PSA: Parents, It’s Not Your Fault You’re Clueless

11 November 2021

I had 4 presentations this week and wow – each of them got better and better! I kicked off the week with a discussion with the Boys and Girls Club in LA, moderated by my friend and former Radio Disney host Daniel Dudley, followed by a presentation to Menlo University students, and then ended up on the campus of UT to present “virtually” to students at the Kendra Scott Institute! To wrap out the week, I was part of a discussion surrounding helicopter parenting and mentorship yesterday to a group of parents at Fusion Academy in Boston.

I have so many thoughts on finding mentors and back doors to getting your biggest inspirations to mentor you…but I want to focus on some of the topics that came up during the talk last night. I know I have many parents who follow me and I want to address some of the questions and concerns I was asked on the webinar yesterday.

I hate to break it to you but you’re probably less involved in your child’s lives than you should be. That’s not bad, just something to be aware of. Here’s the thing: being a parent is hard. I’m not a parent (OBVIOUSLY LOL) but the amount of parents I speak to, also taking into account my own experiences with my parents growing up, doing it “all” is a lot easier said than done. You CAN do it all: but that ALL quite often stops at the dinner table with the iPad, TV, or social media because by the time they’re logging on you’re ready to be done.

Unfortunately, that’s the time you need to be even more involved.

During the presentation yesterday, one mother asked a question about how she can control what her 15-year-old son is doing on Snapchat. While she was describing the situation (she said she constantly finds her son on FaceTime with tons of kids older that he doesn’t know) I started to question whether she knew if the platform he’s using is really FaceTime…because you can’t FaceTime 20 people at once and you certainly can’t FaceTime someone directly without having their contact info. That’s a problem right there: not being aware of the platforms out there and at least what they look like or are used for.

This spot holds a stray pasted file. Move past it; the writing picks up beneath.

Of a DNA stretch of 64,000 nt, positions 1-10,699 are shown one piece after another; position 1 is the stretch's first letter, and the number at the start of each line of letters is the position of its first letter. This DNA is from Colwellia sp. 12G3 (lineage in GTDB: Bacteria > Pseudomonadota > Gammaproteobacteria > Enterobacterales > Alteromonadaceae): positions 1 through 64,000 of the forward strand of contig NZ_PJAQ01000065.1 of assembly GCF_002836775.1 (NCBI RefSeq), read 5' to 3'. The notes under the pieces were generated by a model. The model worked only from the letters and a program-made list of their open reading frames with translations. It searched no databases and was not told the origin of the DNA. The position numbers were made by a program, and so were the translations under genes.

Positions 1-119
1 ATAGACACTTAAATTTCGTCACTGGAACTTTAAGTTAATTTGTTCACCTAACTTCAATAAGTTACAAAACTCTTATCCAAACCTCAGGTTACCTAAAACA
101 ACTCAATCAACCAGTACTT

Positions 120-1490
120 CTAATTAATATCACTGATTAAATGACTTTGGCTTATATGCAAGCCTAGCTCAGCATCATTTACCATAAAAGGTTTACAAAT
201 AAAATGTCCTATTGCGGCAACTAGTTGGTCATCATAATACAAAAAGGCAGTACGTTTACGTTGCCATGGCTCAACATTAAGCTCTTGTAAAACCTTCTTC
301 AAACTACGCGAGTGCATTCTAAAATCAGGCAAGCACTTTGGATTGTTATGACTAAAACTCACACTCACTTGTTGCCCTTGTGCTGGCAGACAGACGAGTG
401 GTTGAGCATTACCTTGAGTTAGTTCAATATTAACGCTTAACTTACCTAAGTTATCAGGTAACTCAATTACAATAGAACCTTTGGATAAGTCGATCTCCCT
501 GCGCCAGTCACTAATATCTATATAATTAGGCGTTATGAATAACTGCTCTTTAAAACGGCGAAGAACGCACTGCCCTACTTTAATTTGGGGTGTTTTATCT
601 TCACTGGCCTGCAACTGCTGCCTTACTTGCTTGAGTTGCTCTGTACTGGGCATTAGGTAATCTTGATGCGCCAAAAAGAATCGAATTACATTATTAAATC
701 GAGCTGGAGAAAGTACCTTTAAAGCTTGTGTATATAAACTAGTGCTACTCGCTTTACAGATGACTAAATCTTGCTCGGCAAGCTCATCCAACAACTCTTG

I’m still not entirely sure what she was referring to but my suspicion is Snapchat – she mentioned seeing a lot of “bubbles” of faces on the screen. Whatever the social media platform her son is using is, she totally has every right to be concerned. I wouldn’t want my kid talking to a bunch of older kids on any social media forum!

What can she do? Start the conversation.

You don’t need to approach your kid in an aggressive way, asking them a ton of questions about what’s going on or who is on the phone… because guess what, young adults are pretty impressive at getting their family to believe exactly what they want them to believe, even if it strays from the truth!

Conversation starters could be:

“Cool app, show me it!”

“I want to be the cool parent. Please tell me what apps all the kids in school are using so I at least know what’s going on!”

“Where’d you meet them?”

And if they completely disregard your questions, don’t back off. Don’t go wild and start obsessing – but ask them again tomorrow. You’re a parent: don’t be afraid to bug your kid. It’s better to be safe than sorry.

Overall, you need to start somewhere. Take 10 minutes this week and get comfortable knowing what the apps look like and what apps are safer than others. Make a Tik Tok with your kid (even if dancing makes you as uncomfortable as it makes me) and get a glimpse at who they’re following on their feed. What better way to know what they’re seeing than to see it too?


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